People are hailing a Lebanese man as a national hero after he robbed a Beirut bank to withdraw his own money. 

Bassam al-Sheikh Hussein desperately wanted money to pay for his father’s medical bills. He entered the bank holding a shotgun and a gas canister, threatening the staff that he would light himself on fire if they didn’t allow him to access the  $210,000 stored in his bank account. 

The Times Of Israel

Inside the bank, Hussein held up to 10 people, including staff and customers hostage, in the 7-hour stand-off before he ultimately surrendered himself in exchange for withdrawing some share his own money

Hussein is a 42-year-old food-delivery driver. Reportedly, he even fired a couple of warning shots inside the bank, but nobody was injured.  Defending her husband, Hussein’s wife, Mariam Chehadi, was reported saying that Hussein “did what he had to do.”


For the unversed, Lebanon has been in a deep liquidity crisis since the man-made financial collapse in August 2019. Citizens of Lebanon have lost access to their own money stored in the bank with restrictions on the withdrawal amount.

Apparently, the poverty in Lebanon is multi-dimensional with almost 3 quarters of population living in poverty.

Arabian Business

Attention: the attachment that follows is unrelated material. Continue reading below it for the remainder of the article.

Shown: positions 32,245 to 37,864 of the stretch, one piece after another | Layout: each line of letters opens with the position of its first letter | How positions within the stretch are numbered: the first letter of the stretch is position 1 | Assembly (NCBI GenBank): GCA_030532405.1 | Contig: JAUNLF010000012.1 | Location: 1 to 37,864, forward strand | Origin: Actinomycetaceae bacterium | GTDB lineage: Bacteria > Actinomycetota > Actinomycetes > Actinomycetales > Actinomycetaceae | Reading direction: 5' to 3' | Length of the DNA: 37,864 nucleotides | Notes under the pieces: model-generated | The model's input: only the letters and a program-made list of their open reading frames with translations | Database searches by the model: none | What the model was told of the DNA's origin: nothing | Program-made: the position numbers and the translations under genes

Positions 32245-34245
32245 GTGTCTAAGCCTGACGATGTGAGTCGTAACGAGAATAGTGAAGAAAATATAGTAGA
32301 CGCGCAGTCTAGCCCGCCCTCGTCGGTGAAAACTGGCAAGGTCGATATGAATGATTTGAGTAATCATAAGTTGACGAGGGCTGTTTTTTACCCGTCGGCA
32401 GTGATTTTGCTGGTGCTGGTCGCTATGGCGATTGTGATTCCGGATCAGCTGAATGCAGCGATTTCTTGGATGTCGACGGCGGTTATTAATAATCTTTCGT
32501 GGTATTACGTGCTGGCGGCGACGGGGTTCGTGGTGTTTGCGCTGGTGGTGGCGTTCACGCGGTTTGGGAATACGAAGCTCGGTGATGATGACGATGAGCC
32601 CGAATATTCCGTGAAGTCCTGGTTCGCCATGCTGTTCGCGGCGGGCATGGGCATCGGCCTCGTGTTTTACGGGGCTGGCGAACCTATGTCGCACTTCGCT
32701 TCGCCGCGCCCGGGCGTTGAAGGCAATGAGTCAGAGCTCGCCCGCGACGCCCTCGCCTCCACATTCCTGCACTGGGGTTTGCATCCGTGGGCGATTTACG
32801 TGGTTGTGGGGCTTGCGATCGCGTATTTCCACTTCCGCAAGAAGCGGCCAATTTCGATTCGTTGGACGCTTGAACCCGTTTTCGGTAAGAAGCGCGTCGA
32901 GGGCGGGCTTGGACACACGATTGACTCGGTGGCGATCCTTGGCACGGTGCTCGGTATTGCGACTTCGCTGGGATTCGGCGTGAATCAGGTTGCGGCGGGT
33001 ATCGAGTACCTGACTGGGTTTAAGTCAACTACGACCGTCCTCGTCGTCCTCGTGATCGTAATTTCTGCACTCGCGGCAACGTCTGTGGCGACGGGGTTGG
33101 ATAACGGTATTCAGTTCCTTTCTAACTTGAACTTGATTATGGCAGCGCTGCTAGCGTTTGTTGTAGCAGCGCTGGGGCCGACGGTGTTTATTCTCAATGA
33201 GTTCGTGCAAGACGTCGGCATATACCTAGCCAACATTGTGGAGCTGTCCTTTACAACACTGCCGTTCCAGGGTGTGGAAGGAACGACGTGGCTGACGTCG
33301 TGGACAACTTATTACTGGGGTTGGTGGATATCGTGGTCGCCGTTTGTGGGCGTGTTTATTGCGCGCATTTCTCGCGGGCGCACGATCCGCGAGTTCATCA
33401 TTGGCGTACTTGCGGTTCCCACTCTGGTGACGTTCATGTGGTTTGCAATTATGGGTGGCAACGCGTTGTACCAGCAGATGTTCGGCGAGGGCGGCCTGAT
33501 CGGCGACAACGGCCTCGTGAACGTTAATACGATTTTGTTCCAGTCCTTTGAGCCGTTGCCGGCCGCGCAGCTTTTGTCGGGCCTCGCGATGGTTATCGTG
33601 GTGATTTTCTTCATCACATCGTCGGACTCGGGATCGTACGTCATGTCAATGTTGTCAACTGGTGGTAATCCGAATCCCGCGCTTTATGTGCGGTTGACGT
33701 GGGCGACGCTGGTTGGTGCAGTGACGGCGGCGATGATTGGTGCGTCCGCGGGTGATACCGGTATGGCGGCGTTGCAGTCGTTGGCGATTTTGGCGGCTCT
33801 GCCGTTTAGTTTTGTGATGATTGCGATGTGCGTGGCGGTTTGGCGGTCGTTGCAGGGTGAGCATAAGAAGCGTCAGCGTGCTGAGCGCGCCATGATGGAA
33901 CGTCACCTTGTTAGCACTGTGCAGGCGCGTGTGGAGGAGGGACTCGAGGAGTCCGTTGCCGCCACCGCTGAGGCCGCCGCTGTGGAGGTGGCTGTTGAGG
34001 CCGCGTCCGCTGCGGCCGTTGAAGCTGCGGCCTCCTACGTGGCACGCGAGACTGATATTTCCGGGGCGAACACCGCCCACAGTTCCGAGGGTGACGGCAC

Hussein’s siege triggered protests outside the Beirut bank, with people calling out the dire state of affairs. 

The video of the hostage situation has also surfaced online.

Here’s how Twitter reacted to it.

Dina Abou Zor, a lawyer with the advocacy group Depositors’ Union, representing Hussein’s family, was present amid the crowd of protestors outside the bank.

What led us to this situation is the state’s failure to resolve this economic crisis and the banks’ and Central Bank’s actions, where people can only retrieve some of their own money as if it’s a weekly allowance. And this has led to people taking matters into their own hands.

-Dina Abou Zor

The protesters, enraged with the withdrawal limitations and the country’s economic crisis, gathered outside the Beirut bank and called Hussein a ‘hero.’